Niagara Gazette — Parker is the creation of crime novelist Donald E. Westlake, writing under the pseudonym Richard Stark. The character has appeared in 24 novels and in some movies, the most interesting of which is John Boorman’s “Point Blank” from 1967 and starring Lee Marvin and Angie Dickinson. The new “Parker” is based on the book “Flashfire.”
As all believable major characters should, Parker creates an allure for the audience, which has to be willing to go along for the ride, in this case, a ride involving nasty crooks and deadly gunmen. Parker is a thief, but he lives by a serious code of conduct. Steal only from the rich, obey his rules, and don’t ever double-cross him. He may be violent, but that’s because he’s a man of few words. However, violence is a last resort for him. The fictional Parker doesn’t always want to, but if he has to, he will take apart his enemies.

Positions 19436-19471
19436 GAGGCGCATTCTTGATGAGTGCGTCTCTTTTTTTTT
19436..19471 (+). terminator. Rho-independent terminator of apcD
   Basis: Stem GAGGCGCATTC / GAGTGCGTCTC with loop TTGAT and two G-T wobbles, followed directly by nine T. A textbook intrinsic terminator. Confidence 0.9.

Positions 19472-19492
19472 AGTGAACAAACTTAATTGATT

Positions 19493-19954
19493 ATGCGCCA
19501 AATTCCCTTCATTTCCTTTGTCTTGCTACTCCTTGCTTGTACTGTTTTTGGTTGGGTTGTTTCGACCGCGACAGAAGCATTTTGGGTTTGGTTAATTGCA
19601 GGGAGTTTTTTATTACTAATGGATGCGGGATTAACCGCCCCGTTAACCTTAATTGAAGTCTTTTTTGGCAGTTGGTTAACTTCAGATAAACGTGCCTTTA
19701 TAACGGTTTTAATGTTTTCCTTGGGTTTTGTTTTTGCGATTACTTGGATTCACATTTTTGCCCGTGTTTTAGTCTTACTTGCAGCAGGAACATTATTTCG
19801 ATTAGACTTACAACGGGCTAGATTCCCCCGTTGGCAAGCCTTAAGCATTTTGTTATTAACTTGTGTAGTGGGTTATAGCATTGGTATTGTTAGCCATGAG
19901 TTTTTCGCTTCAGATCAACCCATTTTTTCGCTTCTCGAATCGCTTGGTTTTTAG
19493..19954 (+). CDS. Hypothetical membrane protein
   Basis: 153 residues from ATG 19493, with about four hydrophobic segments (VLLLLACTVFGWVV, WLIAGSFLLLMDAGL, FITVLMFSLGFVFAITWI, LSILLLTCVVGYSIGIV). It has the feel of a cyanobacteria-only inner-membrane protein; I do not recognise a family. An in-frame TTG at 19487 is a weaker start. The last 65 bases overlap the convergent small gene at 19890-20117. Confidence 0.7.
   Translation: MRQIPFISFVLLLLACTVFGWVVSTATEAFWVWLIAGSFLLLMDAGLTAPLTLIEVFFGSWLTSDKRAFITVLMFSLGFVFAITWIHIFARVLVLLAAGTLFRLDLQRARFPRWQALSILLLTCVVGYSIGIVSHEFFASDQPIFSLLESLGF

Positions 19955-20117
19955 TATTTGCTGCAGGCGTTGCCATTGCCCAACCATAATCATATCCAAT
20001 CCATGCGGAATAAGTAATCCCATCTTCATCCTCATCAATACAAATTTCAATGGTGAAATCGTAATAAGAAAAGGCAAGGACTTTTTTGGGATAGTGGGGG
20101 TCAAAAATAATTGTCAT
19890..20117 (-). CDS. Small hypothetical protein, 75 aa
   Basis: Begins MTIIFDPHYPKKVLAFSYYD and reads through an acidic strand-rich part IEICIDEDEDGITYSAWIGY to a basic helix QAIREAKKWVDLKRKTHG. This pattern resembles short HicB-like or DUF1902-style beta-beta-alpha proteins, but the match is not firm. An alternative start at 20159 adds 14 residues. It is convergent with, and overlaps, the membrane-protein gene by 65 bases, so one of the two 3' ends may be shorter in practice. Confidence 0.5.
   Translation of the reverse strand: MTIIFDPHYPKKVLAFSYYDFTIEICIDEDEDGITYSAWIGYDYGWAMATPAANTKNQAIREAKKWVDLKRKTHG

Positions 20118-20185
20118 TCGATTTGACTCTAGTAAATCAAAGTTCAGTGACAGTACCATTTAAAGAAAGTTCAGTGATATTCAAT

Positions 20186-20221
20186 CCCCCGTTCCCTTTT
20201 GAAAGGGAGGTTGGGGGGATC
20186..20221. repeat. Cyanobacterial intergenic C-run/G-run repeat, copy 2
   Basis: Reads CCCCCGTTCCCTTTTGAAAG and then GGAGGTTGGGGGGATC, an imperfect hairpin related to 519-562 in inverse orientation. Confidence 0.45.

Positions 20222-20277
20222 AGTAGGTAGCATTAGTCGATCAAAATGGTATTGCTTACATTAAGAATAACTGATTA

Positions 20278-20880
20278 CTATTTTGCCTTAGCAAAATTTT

The good-looking movie (J. Michael Muro did the cinematography) has an early heist at the Ohio State Fair that goes sour, which will compel Parker to seek revenge on the gang that tried to kill him. The film then moves to Palm Beach, Florida where Parker learns of what would a bigger and better heist, $50-million in jewels. But he’s torn between getting even with those early betrayers or becoming really, really rich.
There’s an interesting mix of characters, including a low-life played by Michael Chiklis and a real estate broker whose daily existence is so dull that she wants in on the Palm Beach score. She’s played by Jennifer Lopez, who is quite good here. Chiklis is always enjoyably scary. A delightful Nick Nolte is a crusty old-timer with good ideas for making illegal money.